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Richard Larsen: Our Traditions are Worth Preserving

December 22nd, 2009 by Halli


By Richard Larsen

It’s been said that the only constant in life is change. While there is undoubtedly much truth in that, some change is desirable, and some is not. Change in relation to the traditions of our forebears should not be taken lightly, as it seems to me they not only define who we are as a people and a culture, but they provide substance and meaning to our lives associated with something bigger than “me,” and they provide evidence of what we value. There’s also a certain degree of “connectedness” with previous generations precipitated by holding onto multi-generational traditions.

It’s impossible for me to separate myself from those familial traditions at Christmastime. The singing of Christmas carols around the family piano while my mother played, with a perpetual smile gracing her face as she relished the moment. The group treks through the snow to friends and neighbors, delivering homemade fudge, divinity, pecan rolls, hand-dipped chocolates, and a loaf of hand-kneaded bread. All made, and gifted with love and appreciation for the intended recipient. We sang at least two Christmas carols for each visit, and with four brothers, two sisters, and musically gifted parents, we sounded pretty good. And although I’m not Catholic, I used to love going to Christmas Eve Mass at St. Bernard’s in Blackfoot, for there was a special ambiance, and a feeling of anticipation that was rich with the spirit of Christmas.

Most endearing and defining was Christmas Eve, with the family gathering in the family room around the Christmas tree, where my father read the verse selection from Luke 2 about the birth of Christ, and we shared thoughts on the importance of the event in our individual lives.

We have sought to perpetuate those traditions, and have added new ones to further enrich the family Christmas experience. We have a box under the tree that is specially marked for the Savior, and we each ponder what we will give to Him on this, His birthday. We review what we wrote down last year, to see how we did, and if we delivered on our gifts to Him. Some of the promised gifts from years past have been things like “more time with family,” “more time studying His word,” or “a more grateful heart.”

Those of other ethnic and religious backgrounds have equally profound traditions marking their observance of their particular holy days and celebratory observances. For all of us, our traditions speak volumes of who we are and what we value in life. But for a Christian nation, one whose very foundation was laid by men and women of faith, such traditions provide a cultural depth and cohesiveness based on common values of freedom, liberty, and faith.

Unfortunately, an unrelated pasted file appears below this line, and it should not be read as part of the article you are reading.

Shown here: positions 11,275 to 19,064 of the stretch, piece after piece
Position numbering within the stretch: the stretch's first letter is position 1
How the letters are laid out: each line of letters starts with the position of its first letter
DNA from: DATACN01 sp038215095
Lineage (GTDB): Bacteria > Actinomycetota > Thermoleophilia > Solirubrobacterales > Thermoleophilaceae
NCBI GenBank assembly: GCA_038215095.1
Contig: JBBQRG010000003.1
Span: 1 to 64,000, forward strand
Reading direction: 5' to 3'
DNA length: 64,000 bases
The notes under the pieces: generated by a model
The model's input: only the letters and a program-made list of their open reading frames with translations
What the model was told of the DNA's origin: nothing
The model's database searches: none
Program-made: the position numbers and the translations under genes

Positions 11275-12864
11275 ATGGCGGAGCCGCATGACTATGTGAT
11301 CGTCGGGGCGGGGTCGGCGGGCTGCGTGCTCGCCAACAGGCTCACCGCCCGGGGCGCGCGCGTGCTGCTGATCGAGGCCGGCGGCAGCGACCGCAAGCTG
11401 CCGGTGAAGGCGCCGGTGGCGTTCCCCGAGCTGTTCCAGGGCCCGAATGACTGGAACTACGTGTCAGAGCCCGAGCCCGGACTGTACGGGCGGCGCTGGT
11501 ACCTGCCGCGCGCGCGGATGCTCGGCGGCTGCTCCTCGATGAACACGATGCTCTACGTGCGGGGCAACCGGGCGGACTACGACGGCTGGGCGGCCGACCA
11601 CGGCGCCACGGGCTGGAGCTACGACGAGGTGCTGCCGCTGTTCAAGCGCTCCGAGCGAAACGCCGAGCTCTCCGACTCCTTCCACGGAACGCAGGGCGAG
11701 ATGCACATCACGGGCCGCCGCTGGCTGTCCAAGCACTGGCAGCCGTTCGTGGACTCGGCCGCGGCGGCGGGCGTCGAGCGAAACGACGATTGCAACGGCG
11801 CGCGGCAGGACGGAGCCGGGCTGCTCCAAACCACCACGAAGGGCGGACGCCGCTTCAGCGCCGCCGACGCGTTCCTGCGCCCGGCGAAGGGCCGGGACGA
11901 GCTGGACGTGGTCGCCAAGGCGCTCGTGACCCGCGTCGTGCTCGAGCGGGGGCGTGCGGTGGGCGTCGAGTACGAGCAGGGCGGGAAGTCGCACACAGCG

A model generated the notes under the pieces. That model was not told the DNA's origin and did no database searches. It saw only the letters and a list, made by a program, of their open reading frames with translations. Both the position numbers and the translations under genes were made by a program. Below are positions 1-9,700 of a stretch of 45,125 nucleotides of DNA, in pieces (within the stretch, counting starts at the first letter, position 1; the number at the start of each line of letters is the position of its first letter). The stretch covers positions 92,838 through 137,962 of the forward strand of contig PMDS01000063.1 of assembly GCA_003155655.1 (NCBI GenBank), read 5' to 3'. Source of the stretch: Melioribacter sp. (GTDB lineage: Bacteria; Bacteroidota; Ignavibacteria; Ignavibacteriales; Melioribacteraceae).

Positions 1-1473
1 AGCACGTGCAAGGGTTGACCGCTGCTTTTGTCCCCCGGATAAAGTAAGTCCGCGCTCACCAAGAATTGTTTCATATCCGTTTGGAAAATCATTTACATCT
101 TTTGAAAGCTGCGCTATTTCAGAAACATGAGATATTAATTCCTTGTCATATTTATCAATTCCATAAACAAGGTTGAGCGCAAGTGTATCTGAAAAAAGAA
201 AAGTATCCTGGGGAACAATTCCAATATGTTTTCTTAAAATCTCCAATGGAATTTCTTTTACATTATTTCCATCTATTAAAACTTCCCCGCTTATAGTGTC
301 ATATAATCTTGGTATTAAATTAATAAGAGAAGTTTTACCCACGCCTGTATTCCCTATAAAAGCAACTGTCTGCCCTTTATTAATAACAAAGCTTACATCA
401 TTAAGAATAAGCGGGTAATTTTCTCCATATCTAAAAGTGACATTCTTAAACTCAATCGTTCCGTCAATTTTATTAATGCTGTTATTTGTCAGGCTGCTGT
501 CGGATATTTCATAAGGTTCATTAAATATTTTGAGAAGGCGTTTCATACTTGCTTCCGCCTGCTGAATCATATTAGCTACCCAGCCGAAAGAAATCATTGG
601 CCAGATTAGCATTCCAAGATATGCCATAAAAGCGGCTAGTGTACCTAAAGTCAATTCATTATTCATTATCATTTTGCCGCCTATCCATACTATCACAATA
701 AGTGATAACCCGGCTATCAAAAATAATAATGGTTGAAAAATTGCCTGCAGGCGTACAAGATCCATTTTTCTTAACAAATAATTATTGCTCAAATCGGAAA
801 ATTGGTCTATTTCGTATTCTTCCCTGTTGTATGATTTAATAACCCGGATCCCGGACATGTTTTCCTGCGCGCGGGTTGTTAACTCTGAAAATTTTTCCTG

It’s impossible for me to think of tradition without mentally referencing one of my deceased mother’s favorite movies, “The Fiddler On the Roof.” In the opening scene, a precariously perched violinist plays an instantly familiar tune from a steep pitched roof, and Tevye speaks of tradition: “For instance, we always keep our heads covered, and always wear a little prayer shawl. This shows our constant devotion to God. You may ask, how did this tradition get started? I’ll tell you. I don’t know. But it’s a tradition. And because of our traditions, every one of us knows who he is and what God expects him to do. . . Without our traditions, our lives would be as shaky as…as…As a fiddler on the roof!”

That’s why it saddens me when multi-generational traditions at a national level are abandoned or threatened. Little things like a generic “Holiday Greetings” in lieu of “Merry Christmas!” on the White House “holiday greeting” cards, and the near elimination of the White House nativity scene in the East Room. Granted, these are minor things, but they are symbolic to a nation that is already immensely divided with feelings running deep over a transformation of a country steeped in Christian tradition into something other than “American.”

Since some of our multi-generational traditions with religious roots may have less significance to the leaders of our nation, it perhaps places the onus more literally on us, to observe and perpetuate our traditions, and even expand them. I can’t help but rejoice at the success of the Handel’s Messiah “Sing In” and how that has grown in scope by the move to the Stevens Performing Arts Center, and involvement by ISU music faculty. By so doing, the scope and inclusiveness, and value to the community is broadened, hopefully making it a permanent traditional fixture for the community as a whole.

However you observe, or choose not to observe this holy season for Christians and Jews alike, I extend my warmest wishes for a joyous, and tradition-rich Christmas to all.

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